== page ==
ISLAMABAD (Reuters) -- More than 300 Baluch separatist militants have surrendered over the past few months, Pakistani government officials said, after a ceremony to mark the downing of guns and militants’ return to civilian life.
The surrenders are part of government efforts to end a decade-long insurgency in southwestern Balochistan Province by offering amnesty and financial rewards to soldiers and commanders to help them re-integrate into society.
In a high-profile ceremony on the lawn of the Balochistan provincial assembly in the western city of Quetta, the regional capital, some 313 militants from three separatist movements handed over weapons to Nawab Sanaullah Zehri, the chief minister of the province.
“I will hug all who believe in the integrity and sovereignty of Pakistan but will not tolerate (those) who will challenge the writ of the state,” Zehri said at the ceremony on December 9.
Pakistani government officials say about 2,000 militants have surrendered over the past 18 months. In April, the government held a similar ceremony in which about 400 militants handed over their guns.
The latest ceremony saw surrenders by 143 militants from the Baloch Republican Army (BRA), 125 fighters from the Baloch Liberation Army (BLA), and 17 from Baloch Liberation Front (BLF), according to officials.
Under the agreement, foot soldiers are given 500,000 rupees ($4,700) and top-level commanders receive about 1 million rupees ($9,500) to help them and their families build a life after militancy.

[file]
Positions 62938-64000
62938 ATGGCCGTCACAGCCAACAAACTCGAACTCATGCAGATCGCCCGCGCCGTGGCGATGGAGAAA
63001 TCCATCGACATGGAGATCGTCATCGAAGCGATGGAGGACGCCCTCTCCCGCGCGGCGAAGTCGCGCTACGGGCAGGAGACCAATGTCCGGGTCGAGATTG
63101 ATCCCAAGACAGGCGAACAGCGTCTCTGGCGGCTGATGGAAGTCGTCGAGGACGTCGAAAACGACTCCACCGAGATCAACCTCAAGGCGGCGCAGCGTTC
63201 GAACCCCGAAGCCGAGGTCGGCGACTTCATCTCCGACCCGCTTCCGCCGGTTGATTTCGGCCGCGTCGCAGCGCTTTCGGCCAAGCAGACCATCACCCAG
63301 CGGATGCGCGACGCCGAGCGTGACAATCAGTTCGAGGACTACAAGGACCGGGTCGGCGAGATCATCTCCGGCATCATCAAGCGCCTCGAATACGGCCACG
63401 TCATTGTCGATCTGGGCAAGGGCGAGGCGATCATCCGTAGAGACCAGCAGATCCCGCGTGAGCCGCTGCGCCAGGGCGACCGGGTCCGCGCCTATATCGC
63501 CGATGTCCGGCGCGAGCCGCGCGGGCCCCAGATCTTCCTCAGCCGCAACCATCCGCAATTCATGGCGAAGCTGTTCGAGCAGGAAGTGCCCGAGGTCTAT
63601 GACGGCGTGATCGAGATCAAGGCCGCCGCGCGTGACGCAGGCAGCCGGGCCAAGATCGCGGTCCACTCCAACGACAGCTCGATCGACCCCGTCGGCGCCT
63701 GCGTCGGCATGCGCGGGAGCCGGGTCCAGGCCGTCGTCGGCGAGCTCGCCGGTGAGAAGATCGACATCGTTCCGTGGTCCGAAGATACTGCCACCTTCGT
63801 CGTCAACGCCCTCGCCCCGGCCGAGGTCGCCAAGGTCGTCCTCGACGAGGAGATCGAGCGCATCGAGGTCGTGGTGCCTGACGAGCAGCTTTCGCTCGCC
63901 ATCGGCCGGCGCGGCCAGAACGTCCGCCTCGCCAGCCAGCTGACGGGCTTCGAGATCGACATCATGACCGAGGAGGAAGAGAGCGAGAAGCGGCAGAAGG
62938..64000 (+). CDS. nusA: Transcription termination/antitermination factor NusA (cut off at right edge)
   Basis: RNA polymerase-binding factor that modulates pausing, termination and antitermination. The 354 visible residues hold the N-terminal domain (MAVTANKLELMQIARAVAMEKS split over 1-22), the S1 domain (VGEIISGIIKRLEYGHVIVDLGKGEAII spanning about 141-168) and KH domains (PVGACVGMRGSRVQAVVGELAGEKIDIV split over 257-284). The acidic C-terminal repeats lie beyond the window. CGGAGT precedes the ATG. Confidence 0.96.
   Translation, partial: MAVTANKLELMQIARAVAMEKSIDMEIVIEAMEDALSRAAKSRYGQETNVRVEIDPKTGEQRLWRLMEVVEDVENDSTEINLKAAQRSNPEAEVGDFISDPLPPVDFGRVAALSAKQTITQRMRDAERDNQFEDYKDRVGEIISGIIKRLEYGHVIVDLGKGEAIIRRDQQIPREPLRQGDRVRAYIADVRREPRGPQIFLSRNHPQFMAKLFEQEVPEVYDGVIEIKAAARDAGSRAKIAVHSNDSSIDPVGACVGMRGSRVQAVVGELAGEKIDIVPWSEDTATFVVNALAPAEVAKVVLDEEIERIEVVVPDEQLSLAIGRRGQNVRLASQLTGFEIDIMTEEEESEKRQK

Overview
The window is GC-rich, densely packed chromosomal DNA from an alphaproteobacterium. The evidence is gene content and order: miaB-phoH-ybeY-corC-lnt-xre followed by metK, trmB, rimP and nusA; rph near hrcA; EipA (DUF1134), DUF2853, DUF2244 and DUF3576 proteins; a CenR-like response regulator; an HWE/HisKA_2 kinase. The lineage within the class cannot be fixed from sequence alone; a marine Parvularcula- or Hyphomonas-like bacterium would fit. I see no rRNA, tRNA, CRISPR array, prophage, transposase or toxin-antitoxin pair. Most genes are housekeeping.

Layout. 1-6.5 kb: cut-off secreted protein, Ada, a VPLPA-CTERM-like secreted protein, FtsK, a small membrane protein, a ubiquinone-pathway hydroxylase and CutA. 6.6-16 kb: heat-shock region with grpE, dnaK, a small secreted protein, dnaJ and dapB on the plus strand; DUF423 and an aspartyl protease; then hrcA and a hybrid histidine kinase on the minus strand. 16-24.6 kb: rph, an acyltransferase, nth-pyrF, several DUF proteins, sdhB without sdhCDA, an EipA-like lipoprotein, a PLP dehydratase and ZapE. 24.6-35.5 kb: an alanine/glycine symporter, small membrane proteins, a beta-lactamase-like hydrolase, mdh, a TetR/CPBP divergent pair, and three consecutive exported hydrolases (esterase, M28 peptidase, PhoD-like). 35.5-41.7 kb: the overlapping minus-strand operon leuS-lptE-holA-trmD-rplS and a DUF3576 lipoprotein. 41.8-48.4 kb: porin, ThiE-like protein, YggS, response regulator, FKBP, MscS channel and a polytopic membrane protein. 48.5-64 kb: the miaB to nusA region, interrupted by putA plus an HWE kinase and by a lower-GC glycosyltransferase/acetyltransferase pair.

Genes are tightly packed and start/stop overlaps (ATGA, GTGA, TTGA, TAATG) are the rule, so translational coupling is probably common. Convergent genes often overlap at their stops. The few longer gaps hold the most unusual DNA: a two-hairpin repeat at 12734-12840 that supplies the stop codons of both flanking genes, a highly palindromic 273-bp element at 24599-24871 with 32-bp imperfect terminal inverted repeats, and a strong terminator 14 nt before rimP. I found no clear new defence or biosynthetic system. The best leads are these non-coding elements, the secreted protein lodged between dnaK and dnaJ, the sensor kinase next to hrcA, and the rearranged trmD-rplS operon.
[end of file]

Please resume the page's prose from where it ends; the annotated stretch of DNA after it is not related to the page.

Balochistan’s government and the powerful army, which has a huge say in the running of Pakistan’s poorest province, tout the amnesties as an effective way to reduce the power of separatists who accuse Islamabad of exploiting Balochistan.
While security has improved in Balochistan over the past few years, critics and human rights groups say the army has crushed dissent and free speech, while separatists accuse security officials of extra-judicial killings and enforced disappearances. The military denies abuse claims.
Pakistan’s desire to dismantle the insurgencies has grown in urgency amid vast Chinese investment from Beijing’s Belt and Road infrastructure splurge. China has frequently urged Pakistan to improve security, especially in Balochistan.
A new transport corridor (CPEC) through Balochistan, linking Western China with Pakistan’s Arabian Sea port of Gwadar, is due to become operational in late 2018.
Separatists have vowed to disrupt CPEC, and earlier this week China warned its citizens of a security threat inside Pakistan.
Additional reporting by Syed Raza Hassan; Writing by Drazen Jorgic; Editing by Toby Chopra